Assistant Professor of Public Policy and Psychology
I’m an Assistant Professor of Public Policy and Psychology. I study phenomena related to social diversity. Specifically, I examine how people navigate intergroup contact and intergroup contexts. I am especially interested in how people develop competencies and learn to thrive in diverse spaces.
In one line of research, I investigate stress and coping responses to interracial contact. Within this line of research, I examine people’s short-term behavioral and physiological responses to interracial contact as well as longer-term, health-relevant physiological changes in response to diversity experiences. Other lines of research explore people’s ability to detect discrimination accurately and the social ecology of privilege. Ultimately, the aim of this work is to develop constructive strategies to cope with the challenges of diversity in organizations, public arenas, and private spaces. In time, such strategies may reduce intergroup tensions and improve outcomes for both traditionally stigmatized and non-stigmatized group members.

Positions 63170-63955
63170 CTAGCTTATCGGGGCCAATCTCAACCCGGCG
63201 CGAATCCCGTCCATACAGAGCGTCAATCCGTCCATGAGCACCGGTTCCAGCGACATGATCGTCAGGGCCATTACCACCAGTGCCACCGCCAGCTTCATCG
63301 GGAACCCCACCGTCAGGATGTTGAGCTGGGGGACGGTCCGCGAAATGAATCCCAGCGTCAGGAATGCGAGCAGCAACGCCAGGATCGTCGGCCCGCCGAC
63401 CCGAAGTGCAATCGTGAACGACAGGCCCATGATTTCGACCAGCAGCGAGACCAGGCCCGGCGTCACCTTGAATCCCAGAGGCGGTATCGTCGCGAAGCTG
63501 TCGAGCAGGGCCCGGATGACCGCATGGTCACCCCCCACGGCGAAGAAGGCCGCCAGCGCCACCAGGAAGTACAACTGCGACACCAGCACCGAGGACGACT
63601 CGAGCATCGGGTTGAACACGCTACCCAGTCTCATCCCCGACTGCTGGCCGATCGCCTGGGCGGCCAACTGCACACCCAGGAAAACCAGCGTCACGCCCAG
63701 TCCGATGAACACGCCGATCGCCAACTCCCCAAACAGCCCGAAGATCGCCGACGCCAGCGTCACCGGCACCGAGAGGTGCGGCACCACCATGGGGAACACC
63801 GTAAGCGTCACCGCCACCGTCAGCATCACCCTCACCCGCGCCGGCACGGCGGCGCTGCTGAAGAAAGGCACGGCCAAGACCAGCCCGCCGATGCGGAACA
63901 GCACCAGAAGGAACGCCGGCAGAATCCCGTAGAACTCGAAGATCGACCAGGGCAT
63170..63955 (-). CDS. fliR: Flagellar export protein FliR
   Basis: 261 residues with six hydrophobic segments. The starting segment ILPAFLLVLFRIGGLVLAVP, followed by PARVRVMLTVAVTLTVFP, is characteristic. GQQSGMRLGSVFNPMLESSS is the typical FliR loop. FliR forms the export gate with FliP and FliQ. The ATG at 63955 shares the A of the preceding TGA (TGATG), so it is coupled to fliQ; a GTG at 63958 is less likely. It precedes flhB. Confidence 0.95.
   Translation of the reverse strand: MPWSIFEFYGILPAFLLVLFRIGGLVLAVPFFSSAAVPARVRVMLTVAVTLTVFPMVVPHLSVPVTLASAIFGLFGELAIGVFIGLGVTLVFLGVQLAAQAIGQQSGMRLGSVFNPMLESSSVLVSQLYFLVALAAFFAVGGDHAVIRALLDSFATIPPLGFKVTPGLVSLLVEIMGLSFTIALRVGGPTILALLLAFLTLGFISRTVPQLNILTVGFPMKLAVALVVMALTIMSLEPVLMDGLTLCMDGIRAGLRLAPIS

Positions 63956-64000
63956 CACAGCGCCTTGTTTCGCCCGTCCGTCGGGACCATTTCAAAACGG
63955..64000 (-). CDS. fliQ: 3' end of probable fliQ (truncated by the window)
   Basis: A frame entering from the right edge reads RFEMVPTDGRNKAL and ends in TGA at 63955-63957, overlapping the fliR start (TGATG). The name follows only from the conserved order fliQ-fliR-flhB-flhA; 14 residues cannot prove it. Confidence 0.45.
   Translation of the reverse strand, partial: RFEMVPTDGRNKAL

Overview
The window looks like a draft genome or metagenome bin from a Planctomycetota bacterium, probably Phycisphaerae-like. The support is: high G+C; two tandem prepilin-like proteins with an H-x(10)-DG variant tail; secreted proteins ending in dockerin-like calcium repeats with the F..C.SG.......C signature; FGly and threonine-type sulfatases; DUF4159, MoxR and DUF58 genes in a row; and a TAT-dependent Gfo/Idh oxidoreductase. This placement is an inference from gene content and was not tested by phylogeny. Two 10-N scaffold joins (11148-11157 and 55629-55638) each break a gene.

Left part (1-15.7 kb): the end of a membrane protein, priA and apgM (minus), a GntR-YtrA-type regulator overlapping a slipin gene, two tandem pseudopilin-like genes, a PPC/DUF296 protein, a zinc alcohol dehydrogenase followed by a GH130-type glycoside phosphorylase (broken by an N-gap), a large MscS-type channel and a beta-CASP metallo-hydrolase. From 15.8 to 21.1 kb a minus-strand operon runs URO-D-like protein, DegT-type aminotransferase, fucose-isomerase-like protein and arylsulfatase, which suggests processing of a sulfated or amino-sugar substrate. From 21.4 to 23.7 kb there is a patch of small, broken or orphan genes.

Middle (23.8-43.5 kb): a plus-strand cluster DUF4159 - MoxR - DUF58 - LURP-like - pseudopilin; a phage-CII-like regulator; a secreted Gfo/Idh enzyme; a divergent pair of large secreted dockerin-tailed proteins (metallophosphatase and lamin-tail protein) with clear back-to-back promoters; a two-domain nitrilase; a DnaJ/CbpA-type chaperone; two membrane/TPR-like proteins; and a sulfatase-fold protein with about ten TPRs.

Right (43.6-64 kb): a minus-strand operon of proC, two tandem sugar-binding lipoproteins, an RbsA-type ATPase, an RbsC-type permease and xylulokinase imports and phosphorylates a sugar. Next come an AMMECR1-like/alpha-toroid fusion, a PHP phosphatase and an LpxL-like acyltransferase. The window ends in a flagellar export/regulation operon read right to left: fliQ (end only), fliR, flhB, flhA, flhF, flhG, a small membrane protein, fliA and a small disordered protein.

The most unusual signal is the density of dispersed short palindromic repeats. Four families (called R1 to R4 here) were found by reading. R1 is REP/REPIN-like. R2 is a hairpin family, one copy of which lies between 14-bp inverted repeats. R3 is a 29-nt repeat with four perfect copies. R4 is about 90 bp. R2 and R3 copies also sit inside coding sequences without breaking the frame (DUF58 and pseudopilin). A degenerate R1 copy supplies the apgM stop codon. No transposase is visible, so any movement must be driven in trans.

Trawalter, S., Richeson, J.A., & Shelton, J.N. (2009). Predicting behavior during interracial interactions: A stress and coping approach. Personality and Social Psychology Review, 13, 243-268. read more »
Sophie Trawalter, Andrew R. Todd, Abigail A. Baird, Jennifer A. Richeson, Attending to threat: Race-based patterns of selective attention, Journal of Experimental Social Psychology, Volume 44, Issue 5, September 2008, Pages 1322-1327. read more »
Trawalter, S., & Richeson, J. A. (2008). Letʼs Talk About Race, Baby! When Whites' and Blacks' Interracial Contact Experiences Diverge. Journal of Experimental Social Psychology, 44(4), 1214-1217. read more »
Richeson, J. A., Todd, A. R., Trawalter, S., & Baird, A. A. (2008). Eye-Gaze Direction Modulates Race-Related Amygdala Activity. Group Processes Intergroup Relations, 11(2), 233-246. read more »
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